Interesting comments on this thread, particularly given the widespread anger over media coverage of the video. Anyone who wants to see the text of the letter from the Attorney-General to Hoon can read it on my TimesOnline blog which refers to ARRSE.

http://timesonline.typepad.com/mick_smith/
Blimey, a journo admitting he's a journo....well, "Mick", have you Murdoch whoresmiths got it in for us? Where we are sitting it would seem so. Check out other threads here to see what ARRSers would like to do with you all.

BTW, is this chap Lord Goldsmith the same AG who advised Bliar that the Iraq "visit" was legal?
 
#11
DozyBint said:
KGB_resident said:
I don't understand what this article about. We saw (on TV) an American soldier who killed unarmed Iraqi and there was no any reaction. Israel army ('the most human army' in the World btw) kills unarmed civilians (including children) on daily or weekly basis.
Yes, but we live in a hand-wringing, PC, tree-hugging country, run by ex-CND and pro-IRA slimy, spineless politicians who despise the military but, typical of love-hate relationships, desperately need it.
I don't think that it is that simple. There are many other 'forgotten' investigations.

http://news.bbc.co.uk/2/hi/uk_news/3825439.stm

An inquiry is being launched into claims that British troops mutilated the bodies of Iraqi soldiers.

Ali al Jemindari, 37, was described as having had his right arm severed at the shoulder and right eye gouged out.

The face of another Iraqi soldier was said to have been distorted.
...
"signs of beating and torturing all over the body" in one case and "mutilation of the genitalia" in another.
It happend in Amara June 2004. Btw, mutilated corps were filmed.

http://www.guardian.co.uk/Iraq/Story/0,2763,1243712,00.html

Since then, a CD carrying footage shot by a relative of the scenes from that afternoon's events has been circulating in Amara and Majar al Kabir. As the bodies are unzipped from the bags at Amara hospital angry relatives shout at the camera, saying that the dead were alive when they went into the British base.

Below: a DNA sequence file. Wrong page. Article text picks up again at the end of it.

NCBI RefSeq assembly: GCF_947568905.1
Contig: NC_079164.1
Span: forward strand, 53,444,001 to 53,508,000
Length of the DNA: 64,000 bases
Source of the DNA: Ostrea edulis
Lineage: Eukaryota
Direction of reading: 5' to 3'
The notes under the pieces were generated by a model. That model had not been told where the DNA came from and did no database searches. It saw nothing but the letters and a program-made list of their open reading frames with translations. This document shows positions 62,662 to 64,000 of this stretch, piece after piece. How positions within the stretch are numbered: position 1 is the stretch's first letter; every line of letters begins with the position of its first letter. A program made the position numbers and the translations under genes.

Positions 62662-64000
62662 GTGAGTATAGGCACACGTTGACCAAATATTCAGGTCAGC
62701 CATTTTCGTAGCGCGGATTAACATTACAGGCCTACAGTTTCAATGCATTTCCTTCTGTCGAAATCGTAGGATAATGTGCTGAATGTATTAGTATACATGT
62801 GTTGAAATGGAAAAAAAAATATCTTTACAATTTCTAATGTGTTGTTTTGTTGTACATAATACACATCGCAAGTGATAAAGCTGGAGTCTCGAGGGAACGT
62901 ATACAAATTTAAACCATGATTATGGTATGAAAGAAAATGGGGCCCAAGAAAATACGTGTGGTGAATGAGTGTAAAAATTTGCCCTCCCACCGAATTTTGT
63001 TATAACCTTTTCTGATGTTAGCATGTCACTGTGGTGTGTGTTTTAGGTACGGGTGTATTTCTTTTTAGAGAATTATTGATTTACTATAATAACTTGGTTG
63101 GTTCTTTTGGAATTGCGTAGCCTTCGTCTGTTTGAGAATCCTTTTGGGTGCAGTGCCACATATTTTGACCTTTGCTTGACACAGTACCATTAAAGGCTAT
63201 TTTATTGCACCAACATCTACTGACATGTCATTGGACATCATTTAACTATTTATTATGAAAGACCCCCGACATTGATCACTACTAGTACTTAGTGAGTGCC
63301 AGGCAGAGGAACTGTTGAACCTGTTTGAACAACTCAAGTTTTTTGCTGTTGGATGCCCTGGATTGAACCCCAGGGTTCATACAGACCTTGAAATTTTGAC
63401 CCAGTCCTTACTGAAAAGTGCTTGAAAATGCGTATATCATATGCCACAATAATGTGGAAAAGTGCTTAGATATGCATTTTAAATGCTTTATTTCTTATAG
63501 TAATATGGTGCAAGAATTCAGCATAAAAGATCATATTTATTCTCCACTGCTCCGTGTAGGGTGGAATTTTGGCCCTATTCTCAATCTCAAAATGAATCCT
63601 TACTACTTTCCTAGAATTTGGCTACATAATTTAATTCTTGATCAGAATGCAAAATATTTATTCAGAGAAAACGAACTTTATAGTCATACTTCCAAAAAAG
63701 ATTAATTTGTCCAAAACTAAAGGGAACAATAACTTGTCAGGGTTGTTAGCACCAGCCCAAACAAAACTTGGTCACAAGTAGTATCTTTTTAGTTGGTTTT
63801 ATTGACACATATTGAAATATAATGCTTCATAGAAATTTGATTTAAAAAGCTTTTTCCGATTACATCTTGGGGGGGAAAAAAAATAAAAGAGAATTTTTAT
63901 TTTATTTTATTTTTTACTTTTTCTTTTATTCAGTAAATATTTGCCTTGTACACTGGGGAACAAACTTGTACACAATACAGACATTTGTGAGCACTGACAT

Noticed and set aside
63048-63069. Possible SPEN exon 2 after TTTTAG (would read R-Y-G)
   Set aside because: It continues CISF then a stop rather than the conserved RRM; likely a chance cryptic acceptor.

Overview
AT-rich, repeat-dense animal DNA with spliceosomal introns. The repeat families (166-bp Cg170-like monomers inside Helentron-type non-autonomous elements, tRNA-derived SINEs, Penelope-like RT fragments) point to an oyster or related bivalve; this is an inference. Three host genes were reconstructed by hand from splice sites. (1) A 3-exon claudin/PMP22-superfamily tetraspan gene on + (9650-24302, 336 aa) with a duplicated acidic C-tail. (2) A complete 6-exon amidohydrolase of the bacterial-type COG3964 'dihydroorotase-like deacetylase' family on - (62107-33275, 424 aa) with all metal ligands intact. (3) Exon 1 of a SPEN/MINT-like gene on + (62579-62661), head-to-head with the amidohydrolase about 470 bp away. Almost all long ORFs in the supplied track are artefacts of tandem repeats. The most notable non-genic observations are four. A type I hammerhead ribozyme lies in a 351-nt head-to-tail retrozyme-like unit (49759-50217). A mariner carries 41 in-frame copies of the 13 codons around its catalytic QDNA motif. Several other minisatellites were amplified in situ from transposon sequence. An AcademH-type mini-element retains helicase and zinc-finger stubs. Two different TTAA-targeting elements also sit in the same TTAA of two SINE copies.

The camera then pans in on the blood-soaked corpses as they emerge from the bags, and fingers can be seen point ing at what they evidently believe to be signs of mutilation or torture.
Now imagine that NotW would publish this video.
 
#12
micksmith said:
Interesting comments on this thread, particularly given the widespread anger over media coverage of the video. Anyone who wants to see the text of the letter from the Attorney-General to Hoon can read it on my TimesOnline blog which refers to ARRSE.

http://timesonline.typepad.com/mick_smith/
The article's headline said:
Where Were the Officers?
How do you know the posters aren't Officers? How do we know the posters aren't you with a different sign-in name?

Call yourself an investigative journalist? Pontificating about what serving soldiers think based on something you culled from an anonymous, public web-site? Thanks for including the link to this thread. I hope everyone who follows it gets to see what arrsers really think of journalists.

BTW, telling the world (and الجزيرة نت for that matter!) that, "Officers and troops work hand in glove in military operations on the ground, they aren’t separated from each other, and it is of course the officers who are in command." is really going to help their safety on the ground in Iraq following the disgraceful behaviour of your NOTW colleagues last week, isn't it? :roll:



But despite what we think of journos, well done Biscuits - good on you mate
 
B

Biscuits_AB

Guest
#13
I think that there is a distinct difference in what the New of the World have done with the 2 year old footage and what has been done in the Roberts case. I'm no big fan of the Press but I can see what is being said in this instance.